18. The control method according to claim 16, wherein the ignition timing is advanced to the ignition timing at the start time of the ISC learning control gradually or in a stepwise manner to shift the internal combustion engine into a stable idle state, after the ignition timing is retarded to an ignition timing, which is determined based on at least one of a combustion limit and a vibration limit.

19. The control method according to claim 12, wherein the ignition timing is calculated using an actual intake efficiency.

20. The control method according to claim 12, wherein an ISC learning control is executed only once in a period from when the internal combustion engine is started until when the internal combustion engine is stopped.

21. The control method according to claim 20, wherein the ISC learning control is executed when the internal combustion engine enters a stable idle state for a first time after the internal combustion engine is sufficiently warmed.

22. The control method according to claim 12, wherein it is determined that the predetermined ISC learning control start condition has been satisfied when the internal combustion engine has been in an idle state for a predetermined length of time.

Description:

BACKGROUND OF THE INVENTION

1. Field of the Invention

The invention relates generally to a control unit and control method for an internal combustion engine, which executes an ISC (Idle Speed Control) learning control, and, more specifically to an ISC learning control executed over a torque-demand-type internal combustion engine.

2. Description of the Related Art

Usually, an idle speed control (ISC) is executed over an engine. The idle speed control is executed to maintain the idle speed of the engine at a constant speed. More specifically, an air passage, through which the air bypasses a throttle valve of the engine, is formed, and the flow passage area of the air passage is adjusted by an actuator to adjust the flow rate of the air (air-fuel mixture), whereby the idle speed is controlled. An idle speed control unit executes a feedback control to bring the idle speed closer to a target value. Thus, the engine speed is maintained substantially constant.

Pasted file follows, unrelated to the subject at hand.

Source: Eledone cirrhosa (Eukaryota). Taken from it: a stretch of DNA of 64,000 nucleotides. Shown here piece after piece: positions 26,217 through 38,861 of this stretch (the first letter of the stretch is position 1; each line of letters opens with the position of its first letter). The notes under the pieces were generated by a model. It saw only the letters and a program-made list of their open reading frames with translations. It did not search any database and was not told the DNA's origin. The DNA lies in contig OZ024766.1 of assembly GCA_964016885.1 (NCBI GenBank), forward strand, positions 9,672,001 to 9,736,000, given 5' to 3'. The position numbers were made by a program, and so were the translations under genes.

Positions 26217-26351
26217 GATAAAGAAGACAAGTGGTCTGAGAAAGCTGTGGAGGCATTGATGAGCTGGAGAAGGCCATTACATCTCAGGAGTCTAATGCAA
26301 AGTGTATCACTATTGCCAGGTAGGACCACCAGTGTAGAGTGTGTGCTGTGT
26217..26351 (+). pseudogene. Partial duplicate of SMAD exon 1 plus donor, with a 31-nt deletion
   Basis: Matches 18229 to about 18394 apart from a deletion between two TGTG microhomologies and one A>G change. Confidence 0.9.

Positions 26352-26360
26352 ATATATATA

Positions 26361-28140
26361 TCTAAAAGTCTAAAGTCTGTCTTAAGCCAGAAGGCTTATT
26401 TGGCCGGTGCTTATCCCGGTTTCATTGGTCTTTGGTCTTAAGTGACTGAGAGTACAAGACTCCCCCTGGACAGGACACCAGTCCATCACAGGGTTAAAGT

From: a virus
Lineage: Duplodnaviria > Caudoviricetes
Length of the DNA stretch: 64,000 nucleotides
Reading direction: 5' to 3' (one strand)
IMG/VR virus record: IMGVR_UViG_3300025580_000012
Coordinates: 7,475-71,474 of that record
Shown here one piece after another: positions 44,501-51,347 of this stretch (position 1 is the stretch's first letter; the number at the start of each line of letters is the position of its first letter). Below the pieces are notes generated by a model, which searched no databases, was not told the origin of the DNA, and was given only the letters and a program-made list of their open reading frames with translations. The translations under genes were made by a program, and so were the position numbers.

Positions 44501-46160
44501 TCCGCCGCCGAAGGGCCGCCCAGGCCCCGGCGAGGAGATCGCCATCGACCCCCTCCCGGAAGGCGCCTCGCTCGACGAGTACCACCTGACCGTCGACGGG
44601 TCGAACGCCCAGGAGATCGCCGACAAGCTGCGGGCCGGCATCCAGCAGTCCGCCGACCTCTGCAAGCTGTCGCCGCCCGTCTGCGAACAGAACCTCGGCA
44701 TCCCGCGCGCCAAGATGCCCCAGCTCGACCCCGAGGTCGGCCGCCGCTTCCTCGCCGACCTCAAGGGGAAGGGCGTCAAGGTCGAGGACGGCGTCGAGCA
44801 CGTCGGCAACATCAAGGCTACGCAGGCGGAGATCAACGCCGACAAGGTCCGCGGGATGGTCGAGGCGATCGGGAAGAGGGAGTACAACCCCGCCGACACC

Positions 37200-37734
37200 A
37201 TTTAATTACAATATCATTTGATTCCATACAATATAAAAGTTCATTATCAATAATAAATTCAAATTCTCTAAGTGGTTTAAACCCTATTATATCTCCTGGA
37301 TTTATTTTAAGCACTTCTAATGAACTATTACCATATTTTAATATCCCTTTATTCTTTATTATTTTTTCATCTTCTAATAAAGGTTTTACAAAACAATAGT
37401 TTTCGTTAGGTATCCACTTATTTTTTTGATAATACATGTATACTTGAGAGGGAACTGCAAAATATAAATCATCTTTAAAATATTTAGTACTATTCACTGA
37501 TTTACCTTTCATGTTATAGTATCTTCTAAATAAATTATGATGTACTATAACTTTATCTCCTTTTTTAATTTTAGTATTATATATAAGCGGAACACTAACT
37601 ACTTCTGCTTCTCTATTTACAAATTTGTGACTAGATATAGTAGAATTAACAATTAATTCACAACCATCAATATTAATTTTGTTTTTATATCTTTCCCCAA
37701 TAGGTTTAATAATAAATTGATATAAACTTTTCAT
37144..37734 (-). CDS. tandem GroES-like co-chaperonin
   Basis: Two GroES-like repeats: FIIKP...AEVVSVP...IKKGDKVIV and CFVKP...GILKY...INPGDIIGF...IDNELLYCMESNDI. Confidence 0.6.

The air flow rate that is required to maintain the idle speed of the engine at a constant speed in the feedback control varies depending on various factors such as the individual difference and the temporal change. Therefore, a so-called learning control for storing the results of feedback is executed. Usually, the initial learned value of the idle-time air flow-rate is set to a value high enough to reliably avoid engine stalling. When the learning control has not been completed, the idle speed control is executed using the initial value.

Japanese Patent Application Publication No. 2006-177301 (JP-A-2006-177301) describes an idle speed control unit for an internal combustion engine, which prevents erroneous learning in the idle speed control. The idle speed control unit adjusts the intake air amount based on the ISC correction amount to control the engine speed when the engine is idling. The ISC correction amount includes a feedback term for adjusting the engine speed to the target value, an ISC learned value that increases or decreases to bring the feedback term into a predetermined range when the internal combustion engine is warm, a cold-time correction term that increases or decreases when the engine is cold, and a cold/warm time correction term that increases or decreases both when the engine is cold and when it is warm. Only when the internal combustion engine is cold, the intake air density correction is executed on only the cold-time correction term so that the cold-time correction term increases as the density of the intake air decreases.